There’s something about watching movie trailers that turns me into a cynical curmudgeon. Seemingly every time I walk into a theater, I find a new reason to lament the death of modern cinema. I don’t exactly know why watching Kevin James drive a talking gorilla to T.G.I.Friday’s or watching James Franco bring about the super-intelligent monkey apocalypse irritates me so much, but it does. Very rarely does a trailer come along that grabs my attention and makes me think “man, I HAVE to see that”. Of course, there has to be an exception. The first time I saw the trailer for “Cloverfield” I was blown away. I had no idea what the film was about, or even what it was called for that matter, but I knew when it was coming out and I knew when I would be seeing it. While opinions on the finished product are somewhat mixed, I happened to love the film and it forever made me a J.J. Abrams fan.
So when I saw the trailer for “Super 8”, I felt that same sense of excitement and anticipation. However, unlike with “Cloverfield”, seemingly every time I heard something new about the film my excitement began to wane. First it was the news that the film was not going to be shot in the first person. “Okay, that’s kind of disappointing, but it can still work”. Then it was the news that it wasn’t actually the sequel to “Cloverfield” like many had anticipated. “Cool, it’ll be a new I.P. and can be it’s own thing, that can be alright”. And then there was the news about it being about a group of children. “Hmm... I don’t know about that decision”. But then there was the coup de grace, Steven Spielberg was producing. “Maybe I’ll wait for DVD...”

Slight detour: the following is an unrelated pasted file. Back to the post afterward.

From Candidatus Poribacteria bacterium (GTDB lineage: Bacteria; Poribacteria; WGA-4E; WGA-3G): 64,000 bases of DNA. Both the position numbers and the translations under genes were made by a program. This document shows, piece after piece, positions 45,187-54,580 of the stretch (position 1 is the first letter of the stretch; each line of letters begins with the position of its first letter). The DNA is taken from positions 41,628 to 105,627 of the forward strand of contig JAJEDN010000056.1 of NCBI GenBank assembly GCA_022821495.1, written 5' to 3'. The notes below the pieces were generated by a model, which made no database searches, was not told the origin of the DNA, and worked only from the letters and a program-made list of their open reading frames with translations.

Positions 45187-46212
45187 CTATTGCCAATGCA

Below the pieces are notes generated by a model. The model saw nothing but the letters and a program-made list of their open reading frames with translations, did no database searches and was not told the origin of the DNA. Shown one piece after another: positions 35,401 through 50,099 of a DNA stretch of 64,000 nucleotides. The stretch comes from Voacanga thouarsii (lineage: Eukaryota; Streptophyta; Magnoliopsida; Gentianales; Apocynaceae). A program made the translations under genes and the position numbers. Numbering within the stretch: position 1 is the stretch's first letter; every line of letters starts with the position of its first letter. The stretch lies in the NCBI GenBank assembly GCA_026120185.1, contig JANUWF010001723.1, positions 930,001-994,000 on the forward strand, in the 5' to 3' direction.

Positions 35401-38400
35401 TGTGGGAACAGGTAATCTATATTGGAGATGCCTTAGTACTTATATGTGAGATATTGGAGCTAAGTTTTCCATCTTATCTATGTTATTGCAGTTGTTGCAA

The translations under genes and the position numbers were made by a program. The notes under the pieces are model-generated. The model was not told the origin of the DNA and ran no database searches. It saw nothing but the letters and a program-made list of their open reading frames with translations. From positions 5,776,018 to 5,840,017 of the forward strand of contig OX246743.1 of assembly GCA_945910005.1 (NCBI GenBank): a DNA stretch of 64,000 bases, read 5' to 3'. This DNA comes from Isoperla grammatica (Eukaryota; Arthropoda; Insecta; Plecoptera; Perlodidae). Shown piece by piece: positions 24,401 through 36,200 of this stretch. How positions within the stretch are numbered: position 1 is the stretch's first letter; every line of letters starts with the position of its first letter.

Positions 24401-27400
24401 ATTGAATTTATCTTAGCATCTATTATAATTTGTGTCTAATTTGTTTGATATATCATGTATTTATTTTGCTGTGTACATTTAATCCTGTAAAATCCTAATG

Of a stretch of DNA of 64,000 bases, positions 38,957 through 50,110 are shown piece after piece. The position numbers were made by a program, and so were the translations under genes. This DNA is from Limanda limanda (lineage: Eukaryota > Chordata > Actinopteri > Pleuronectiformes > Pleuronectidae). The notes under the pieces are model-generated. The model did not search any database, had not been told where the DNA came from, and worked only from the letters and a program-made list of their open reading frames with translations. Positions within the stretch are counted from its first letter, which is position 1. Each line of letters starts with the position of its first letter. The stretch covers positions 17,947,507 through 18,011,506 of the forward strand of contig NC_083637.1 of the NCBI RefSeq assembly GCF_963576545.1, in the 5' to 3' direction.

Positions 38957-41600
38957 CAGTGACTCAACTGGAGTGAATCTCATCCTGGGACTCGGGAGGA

Despite his golden period when he could do no wrong, Spielberg’s had a pretty spotty recent history. “Indiana Jones 4” anyone? The first film that came to mind when I heard Spielberg would be producing was “Poltergeist”. Despite the fact the directing credit on that film goes to Tobe Hooper, it’s obvious that Spielberg commanded just about every aspect of that film. While I would be okay with “Jurassic Park” Spielberg having an influence on this film, I can’t say I’d be too happy with “Jurassic Park III” Spielberg having any amount of influence on the film whatsoever. And with that, I went into “Super 8” expecting the worst aspects of Spielbergian film-making, excessive feel-goody cheese, no respect for pacing and a heavy-handed style stuck in the mid-80’s. Oh, and because J.J. Abrams was involved, a lot of lens flare.
Well, I got the lens flare. But thankfully, we got “Jaws” Spielberg and not “War of the Worlds” Spielberg. “Super 8” feels in many ways to be a long-lost great Spielberg kid’s adventure film. There’s that grandiose sense of adventure and child-like imagination, the plot that feels like a 1960’s pulp Sci-Fi comic come to life and a ton of heart and realized characters. Despite the fact I’m a twenty-five year old guy, watching this film kind of reminded me of the first time I saw the first film I fell in love with, ironically Spielberg’s own “Jurassic Park”. Granted, being older, I’m by nature more critical towards “Super 8” than I am my childhood favorites, but there’s still that inner kid in me that wants to tell 25 year old film-critic me to shut up and just enjoy the film. And really, the fact that I even find myself saying that should really tell you everything you need to know about this film. Watching it makes me wish I was a kid again so I could experience it through the eyes of a child.